Culture   //   October 4, 2022

WTF is work-life blend?

Long before the pandemic sent us into virtual work, work-life balance was the buzzy term the masses strived for. 

While the idea of a balance between work and home sounds glorious, the reality is it’s virtually impossible to achieve, particularly as the lines between the two worlds blurred because of the pandemic lockdown.

Creating a work-life blend aims to restore the balance. It’s a term that existed before the pandemic, but gained traction as our living room became our office during lockdown. It was impossible to extricate work life from home life, creating a never-ending workday where people sat at their laptops well into the evening. Technology, which was long thought of as a way to make life easier, actually made the workday longer. 

Proponents of a blend aim to reduce tension between the two worlds. 

“With work life balance it’s as if there’s a pie chart with half the circle work and the other half your personal life,” said Gleb Polyakov, CEO of the communication API platform Nylas. “That’s the wrong way to look at it.”

Tina Mirfarsi, vice president of communications and culture at, agrees.

“Thinking of your work and personal life as a blend rather than two things that are conflicting shows that there doesn’t need to be a perfect balance,” she said. “It encourages flexibility. So when you have to step away from one, you can do it without needing to compromise or favor the other.”

Changing priorities

Working from home isn’t the only change the pandemic had on employees. There’s been a lot of talk about people rejiggering their priorities, not making work the center of life anymore. Figuring out how to create a framework for doing that is essential.

“It’s tough to say here are the specific hours I’m spending at work and here are the hours I’m not at work,” Polyakov said. “And the higher up you go the fuzzier it gets. How do you create an approach that doesn’t put work and life at odds with each other?”

That’s a question Sam Isaacson thinks about a lot. As a father of four who lives in the London suburbs and is global director of consulting at CoachHub, the ability to see his kids more than just a few minutes before he left work at 7 a.m. and when he returned often at 8 p.m. has been “a joy.” 

He mostly works from home now and can have lunch with his wife when schedules permit and can drop the kids off at school in the morning. There isn’t such a stark line between personal and work. That means if an assignment isn’t imminently due, he can take the time to see the Lego creation the kids made and return to a work assignment in the evening after they’ve gone to bed.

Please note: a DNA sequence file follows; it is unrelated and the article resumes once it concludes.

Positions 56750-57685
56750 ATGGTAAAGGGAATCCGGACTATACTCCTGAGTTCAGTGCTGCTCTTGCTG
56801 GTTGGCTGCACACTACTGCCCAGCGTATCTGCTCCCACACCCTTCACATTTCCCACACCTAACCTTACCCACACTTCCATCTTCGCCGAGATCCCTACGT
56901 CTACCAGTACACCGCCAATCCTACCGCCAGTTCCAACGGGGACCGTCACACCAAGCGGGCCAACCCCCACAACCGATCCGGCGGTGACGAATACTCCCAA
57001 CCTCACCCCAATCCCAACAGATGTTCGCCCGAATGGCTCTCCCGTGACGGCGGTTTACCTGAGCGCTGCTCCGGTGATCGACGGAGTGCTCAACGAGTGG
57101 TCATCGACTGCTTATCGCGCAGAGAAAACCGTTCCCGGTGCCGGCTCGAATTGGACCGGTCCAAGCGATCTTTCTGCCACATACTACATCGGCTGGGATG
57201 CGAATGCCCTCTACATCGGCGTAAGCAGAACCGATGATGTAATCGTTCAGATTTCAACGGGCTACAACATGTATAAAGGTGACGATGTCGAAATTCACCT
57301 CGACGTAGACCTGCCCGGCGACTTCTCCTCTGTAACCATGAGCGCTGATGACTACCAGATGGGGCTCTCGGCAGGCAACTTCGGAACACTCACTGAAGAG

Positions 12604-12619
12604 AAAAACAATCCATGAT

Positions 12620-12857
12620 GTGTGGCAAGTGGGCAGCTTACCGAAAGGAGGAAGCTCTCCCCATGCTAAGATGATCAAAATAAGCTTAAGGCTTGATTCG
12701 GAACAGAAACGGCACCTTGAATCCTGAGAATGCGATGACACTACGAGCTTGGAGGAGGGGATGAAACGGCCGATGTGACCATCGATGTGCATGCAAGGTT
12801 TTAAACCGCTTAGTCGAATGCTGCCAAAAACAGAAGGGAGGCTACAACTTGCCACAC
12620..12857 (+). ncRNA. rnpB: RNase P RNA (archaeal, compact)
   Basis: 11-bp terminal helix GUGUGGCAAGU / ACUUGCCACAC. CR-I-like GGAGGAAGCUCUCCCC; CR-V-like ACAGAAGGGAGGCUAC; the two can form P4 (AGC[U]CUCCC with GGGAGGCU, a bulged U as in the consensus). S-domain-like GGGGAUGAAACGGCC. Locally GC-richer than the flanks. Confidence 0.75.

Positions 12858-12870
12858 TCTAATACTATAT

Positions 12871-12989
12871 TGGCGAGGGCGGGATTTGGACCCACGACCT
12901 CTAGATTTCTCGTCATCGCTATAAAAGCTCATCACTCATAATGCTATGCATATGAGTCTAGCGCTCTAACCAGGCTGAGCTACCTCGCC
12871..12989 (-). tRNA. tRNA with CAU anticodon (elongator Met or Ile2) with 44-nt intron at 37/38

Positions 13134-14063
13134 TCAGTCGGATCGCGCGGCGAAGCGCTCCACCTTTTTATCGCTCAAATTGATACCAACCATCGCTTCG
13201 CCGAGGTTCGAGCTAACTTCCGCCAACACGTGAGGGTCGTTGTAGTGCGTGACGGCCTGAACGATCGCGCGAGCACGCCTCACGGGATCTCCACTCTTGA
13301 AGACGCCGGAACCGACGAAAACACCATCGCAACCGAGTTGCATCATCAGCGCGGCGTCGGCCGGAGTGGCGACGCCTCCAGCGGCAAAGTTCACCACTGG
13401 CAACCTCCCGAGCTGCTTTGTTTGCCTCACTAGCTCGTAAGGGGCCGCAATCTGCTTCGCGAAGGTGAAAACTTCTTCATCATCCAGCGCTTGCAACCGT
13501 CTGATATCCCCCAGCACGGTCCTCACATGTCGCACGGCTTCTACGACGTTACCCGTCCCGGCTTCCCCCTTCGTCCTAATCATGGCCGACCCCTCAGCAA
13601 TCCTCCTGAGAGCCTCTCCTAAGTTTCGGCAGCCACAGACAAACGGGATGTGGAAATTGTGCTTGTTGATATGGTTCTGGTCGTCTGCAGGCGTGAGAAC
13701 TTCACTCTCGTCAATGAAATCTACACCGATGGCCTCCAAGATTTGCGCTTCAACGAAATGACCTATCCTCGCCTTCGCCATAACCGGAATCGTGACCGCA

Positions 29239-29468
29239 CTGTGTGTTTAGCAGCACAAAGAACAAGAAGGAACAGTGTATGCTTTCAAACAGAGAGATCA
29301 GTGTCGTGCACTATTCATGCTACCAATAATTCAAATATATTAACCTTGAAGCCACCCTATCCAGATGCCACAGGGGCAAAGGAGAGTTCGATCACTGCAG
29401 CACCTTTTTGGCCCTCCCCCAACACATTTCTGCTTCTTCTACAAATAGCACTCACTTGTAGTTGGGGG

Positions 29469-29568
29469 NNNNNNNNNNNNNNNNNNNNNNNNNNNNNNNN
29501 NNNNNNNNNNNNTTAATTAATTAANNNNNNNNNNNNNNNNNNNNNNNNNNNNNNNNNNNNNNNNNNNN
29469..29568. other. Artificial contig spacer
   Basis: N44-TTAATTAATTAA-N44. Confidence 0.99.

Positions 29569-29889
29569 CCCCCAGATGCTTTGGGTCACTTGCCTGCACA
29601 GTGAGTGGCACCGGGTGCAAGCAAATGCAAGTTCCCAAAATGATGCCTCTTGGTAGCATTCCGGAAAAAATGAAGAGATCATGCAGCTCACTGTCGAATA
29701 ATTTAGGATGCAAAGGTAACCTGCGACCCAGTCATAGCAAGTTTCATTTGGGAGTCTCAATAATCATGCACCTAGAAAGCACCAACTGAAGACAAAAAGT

“In work life balance you take the day and cut it in half,” said Isaacson. “Half the day is dedicated to work and the other half is ‘real life.’ Since lockdowns and the greater embracing of working from home, flexibility and the increase of gig economy work with portfolio careers, it’s not as easy to draw clear boundaries.” 

An employer’s role

Achieving this ‘blend’ takes trust and buy-in from employers. At the payroll service provider DailyPay, Jeanniey Walden and her team have taken steps to embrace this philosophy with simple actions that show employees that their personal lives are valued. Walden, chief innovation and marketing officer, now has everyone block 12:30-1:30 on their calendar. It’s mostly so the team can eat lunch but also to accomplish other personal things that come up throughout the day when they work from home.

As a company, DailyPay also implemented a rule that no one is allowed to work when they’re on paid time off. They’ve also asked everyone not to send any work communications on weekends, holidays and after a reasonable hour during the week unless it’s a true emergency. 

“When the pandemic hit it became a work-life blur,” said Walden. “Nobody knew where the workday ended and started. Businesses need to establish boundaries and ground rules to get people back into a balance.” 

It also means knowing yourself. A morning person might wake before the rest of the house to get several hours of work accomplished versus a night owl who does the same when the sun goes down. Doing that allows them to incorporate parts of their personal life into their day.

But what’s an employee to do when a partner, roommate or kid comes barreling in upon getting home from school or work every day while you’re on a call? Walden says the answer may be as simple as blocking 15 minutes on the calendar daily to ensure you’re able to simply say, hello and how was your day?

“I think that’s reasonable and where we need to get to,” she said. “Hybrid working is here to stay and kids and family are more important than any work call.”